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A real-life system migration from user perspective

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We are currently facing a system migration. From Google tools (with Gmail and Google calendar) to Office365 (with Outlook in the cloud). Allow me to publicly share my very personal user perspective on how it goes.


Dear IT colleagues,


I now you are hard working guys always trying your very best to serve us. Don’t see it as criticism but as pleasant advice from one colleague to another, based on – certainly biased – user experience with the recent email system migration.

Let’s start with something positive. During the migration, the “old” email system is still accessible: good! It is a smart approach having both systems available in parallel for a transition period, so that people can get used to the old one, but still have the established productivity with the old one. Redundancy is not generally bad, but sometimes an asset.

And there we are with the downsides, some with more others with less more impact on my productivity.

  1. The new email system is without old mails: bad. I know that you plan to migrate the data after the system. But having to work with two email systems in parallel is painful and not very efficient, honestly spoken. And the positive aspect of having the opportunity to use both systems in parallel during transition turns into a mess of having the need to use both in parallel.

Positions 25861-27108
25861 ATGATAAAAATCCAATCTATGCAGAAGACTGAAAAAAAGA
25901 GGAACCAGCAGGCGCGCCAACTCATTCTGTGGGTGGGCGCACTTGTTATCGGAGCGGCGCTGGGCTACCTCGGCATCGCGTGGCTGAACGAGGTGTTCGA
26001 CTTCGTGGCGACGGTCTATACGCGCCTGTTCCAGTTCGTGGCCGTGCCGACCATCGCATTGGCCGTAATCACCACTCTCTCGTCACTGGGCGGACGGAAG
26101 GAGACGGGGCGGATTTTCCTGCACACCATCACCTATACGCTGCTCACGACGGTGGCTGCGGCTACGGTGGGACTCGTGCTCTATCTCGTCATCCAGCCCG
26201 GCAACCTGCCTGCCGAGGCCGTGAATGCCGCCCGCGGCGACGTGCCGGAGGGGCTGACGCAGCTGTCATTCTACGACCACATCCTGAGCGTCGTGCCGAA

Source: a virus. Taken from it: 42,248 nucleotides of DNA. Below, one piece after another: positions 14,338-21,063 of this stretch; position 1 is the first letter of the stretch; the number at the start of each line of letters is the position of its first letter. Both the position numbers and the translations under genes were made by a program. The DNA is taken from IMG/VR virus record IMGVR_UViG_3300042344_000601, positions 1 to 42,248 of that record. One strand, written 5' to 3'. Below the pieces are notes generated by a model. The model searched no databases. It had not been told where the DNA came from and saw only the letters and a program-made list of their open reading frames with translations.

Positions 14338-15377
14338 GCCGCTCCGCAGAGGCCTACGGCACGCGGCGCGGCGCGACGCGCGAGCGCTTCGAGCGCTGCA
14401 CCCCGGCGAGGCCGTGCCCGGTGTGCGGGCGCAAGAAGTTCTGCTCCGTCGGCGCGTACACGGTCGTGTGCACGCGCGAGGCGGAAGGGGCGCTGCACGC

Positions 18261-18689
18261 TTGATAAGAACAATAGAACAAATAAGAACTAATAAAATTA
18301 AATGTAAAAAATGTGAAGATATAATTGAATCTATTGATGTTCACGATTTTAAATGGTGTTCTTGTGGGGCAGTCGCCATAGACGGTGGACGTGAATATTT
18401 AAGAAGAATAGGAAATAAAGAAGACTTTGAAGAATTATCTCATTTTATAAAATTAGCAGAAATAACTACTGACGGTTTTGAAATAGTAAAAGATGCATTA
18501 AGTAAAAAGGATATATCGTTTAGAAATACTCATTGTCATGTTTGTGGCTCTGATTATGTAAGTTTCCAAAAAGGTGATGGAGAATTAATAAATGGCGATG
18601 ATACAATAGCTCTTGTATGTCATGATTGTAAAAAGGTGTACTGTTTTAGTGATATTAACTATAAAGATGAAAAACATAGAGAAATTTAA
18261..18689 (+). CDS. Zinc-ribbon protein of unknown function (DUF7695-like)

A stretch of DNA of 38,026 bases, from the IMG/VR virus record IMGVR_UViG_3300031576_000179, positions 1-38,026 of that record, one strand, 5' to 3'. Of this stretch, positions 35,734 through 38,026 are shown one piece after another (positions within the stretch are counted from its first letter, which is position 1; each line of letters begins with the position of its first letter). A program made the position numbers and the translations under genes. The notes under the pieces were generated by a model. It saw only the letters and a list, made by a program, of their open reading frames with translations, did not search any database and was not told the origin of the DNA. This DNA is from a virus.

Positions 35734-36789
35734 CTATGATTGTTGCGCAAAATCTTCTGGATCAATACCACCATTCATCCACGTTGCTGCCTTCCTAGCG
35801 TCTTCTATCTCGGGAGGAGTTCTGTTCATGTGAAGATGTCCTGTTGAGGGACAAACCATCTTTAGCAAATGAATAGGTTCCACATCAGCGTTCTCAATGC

2. The new email system comes with clean set-up … bad. Folders are missing, distribution rules are missing. I am afraid to say that this is a true disruption of my work. Again, I know that you are going to migrate date, including folders, a few weeks later. But in the meantime …?
  3. It is a fair and quite smart approach to set-up auto-replies notifying about email changes. But … actually one time per sender is really fine. I do not need to get an auto-reply for every single email I am sending to the same colleague.
  4. My contacts are not in the new system … really bad! So, every time I am writing a new mail, I have to into the old system for picking up contact data and copy&paste into the new one. No comment.
  5. The new calendar cannot show past items … bad. Just FYI, it frequently happens that one wants to check when a meeting actually had happened and who had been involved etc.
  6. But now the really big mess. Meeting rooms booked before the migration are lost … really really bad!!! During the last couple of days I have been in 3-4 meetings where different people tried to get into the same room. Where the loosing team has to short-term chase another meeting room where the next fight is waiting already. Considering how difficult it is cross-functionally getting people together at the same time in the same room, this is a key issue. And also somehow related to the next point …
  7. You are kindly inviting for trainings on the new system. Great! But could you get in touch earlier than generally 2-3 days before a session. You might perhaps not realize, but some of us have schedules being filled 2-3 weeks in advance (at least).


Dear appreciated IT colleagues, again don’t take it wrong, it might be hard for you to imagine, but some of us business guys sometimes travel 2-3 or even more weeks in a row from one destination to the next. And we during that time might definitely not be able to do remote trainings or wasting time with configuring new systems. But we definitely need to rely on smoothly and solidly working communication and working tools.

And by the way, online-only tools like Gmail and Office365 limit our working times to having a internet connection available. So, flights are out, many trains are out, disconnected corners are out. I kindly ask for your understanding regarding my clear expectation level, that tools have to meet my needs, and not vice versa.

I have a wonderful idea. Next time, let’s perhaps talk first so that you fabulous IT migration strategy also meets real-life business requirements and will be an even greater success.


Your well-disposed colleage



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